Villa, Hsinchu, Taiwan, 2014
Designed on four floors and around an internal courtyard, the design of this luxury villa was based on the traditional ‘two-courtyard’ Hakka house. The house, with an external walled enclosure, south facing courtyard, and external sliding shutters, is designed to be used for corporate entertainment, or alternatively, for occupation by three generations of a family. The enclosed boundary wall protects the house from north wind, traps winter sun, and is shaded in the heat of summer. A swimming pool cantilevers out over the western edge to the valley beyond.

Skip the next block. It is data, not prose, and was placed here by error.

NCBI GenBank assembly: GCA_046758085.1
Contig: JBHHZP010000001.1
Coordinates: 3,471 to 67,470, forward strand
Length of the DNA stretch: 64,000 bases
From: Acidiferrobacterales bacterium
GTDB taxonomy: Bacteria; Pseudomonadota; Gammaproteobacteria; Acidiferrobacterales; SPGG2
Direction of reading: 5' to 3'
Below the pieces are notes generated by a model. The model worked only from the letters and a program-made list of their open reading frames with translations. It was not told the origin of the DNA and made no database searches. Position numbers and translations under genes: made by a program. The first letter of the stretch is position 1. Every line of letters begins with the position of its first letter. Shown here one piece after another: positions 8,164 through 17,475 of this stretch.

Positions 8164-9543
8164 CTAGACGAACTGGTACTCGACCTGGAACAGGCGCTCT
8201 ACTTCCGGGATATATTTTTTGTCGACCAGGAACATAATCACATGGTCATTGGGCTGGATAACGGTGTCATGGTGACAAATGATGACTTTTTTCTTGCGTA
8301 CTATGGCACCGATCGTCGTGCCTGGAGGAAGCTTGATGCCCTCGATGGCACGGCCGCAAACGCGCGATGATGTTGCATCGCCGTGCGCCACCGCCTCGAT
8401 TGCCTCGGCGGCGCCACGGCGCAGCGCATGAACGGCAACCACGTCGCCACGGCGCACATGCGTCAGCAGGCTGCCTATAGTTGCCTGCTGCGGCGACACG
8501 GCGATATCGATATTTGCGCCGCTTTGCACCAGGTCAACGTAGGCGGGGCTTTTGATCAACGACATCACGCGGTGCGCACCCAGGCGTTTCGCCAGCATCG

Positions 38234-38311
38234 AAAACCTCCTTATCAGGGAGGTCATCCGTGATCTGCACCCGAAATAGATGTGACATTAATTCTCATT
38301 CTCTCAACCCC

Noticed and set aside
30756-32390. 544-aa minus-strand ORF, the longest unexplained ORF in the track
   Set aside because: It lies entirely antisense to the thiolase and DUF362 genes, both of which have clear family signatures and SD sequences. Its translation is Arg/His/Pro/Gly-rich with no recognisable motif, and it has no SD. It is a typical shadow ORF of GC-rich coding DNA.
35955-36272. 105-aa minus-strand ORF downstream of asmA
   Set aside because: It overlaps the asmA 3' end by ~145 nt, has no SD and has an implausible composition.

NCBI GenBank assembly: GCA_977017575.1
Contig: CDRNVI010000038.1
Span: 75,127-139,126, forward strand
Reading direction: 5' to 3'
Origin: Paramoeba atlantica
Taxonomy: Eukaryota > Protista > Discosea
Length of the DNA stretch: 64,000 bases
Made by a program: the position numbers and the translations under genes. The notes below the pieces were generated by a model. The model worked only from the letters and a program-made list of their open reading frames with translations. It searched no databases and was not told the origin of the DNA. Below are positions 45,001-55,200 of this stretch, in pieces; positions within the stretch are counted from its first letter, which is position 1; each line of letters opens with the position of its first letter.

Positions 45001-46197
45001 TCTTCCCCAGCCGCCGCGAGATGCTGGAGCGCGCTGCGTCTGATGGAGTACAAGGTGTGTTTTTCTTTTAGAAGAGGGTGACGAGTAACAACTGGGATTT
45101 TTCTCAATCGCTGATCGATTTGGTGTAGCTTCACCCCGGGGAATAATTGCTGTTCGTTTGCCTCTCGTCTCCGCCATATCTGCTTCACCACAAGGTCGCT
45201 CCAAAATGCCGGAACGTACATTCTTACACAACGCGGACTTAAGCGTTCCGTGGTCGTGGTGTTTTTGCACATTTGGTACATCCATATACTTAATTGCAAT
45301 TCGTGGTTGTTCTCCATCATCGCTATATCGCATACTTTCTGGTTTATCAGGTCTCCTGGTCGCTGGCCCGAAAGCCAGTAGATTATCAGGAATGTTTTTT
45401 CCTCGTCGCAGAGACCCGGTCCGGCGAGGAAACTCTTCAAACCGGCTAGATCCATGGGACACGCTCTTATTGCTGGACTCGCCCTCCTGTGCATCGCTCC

This villa design turns on its head western precepts of house design. Instead of a house sitting in its grounds, the Taiwan villa uses Chinese principles of house design to make an inward-facing series of experiences. Traditional forms of Chinese courtyard houses start with choosing an auspicious site, and within the site locate the house to the north, facing south. A wall encloses the garden, and an entry is created into a first space that shields the main court. Meandering paths are made that prevent a view of the whole, and water is introduced for calmness and reflection.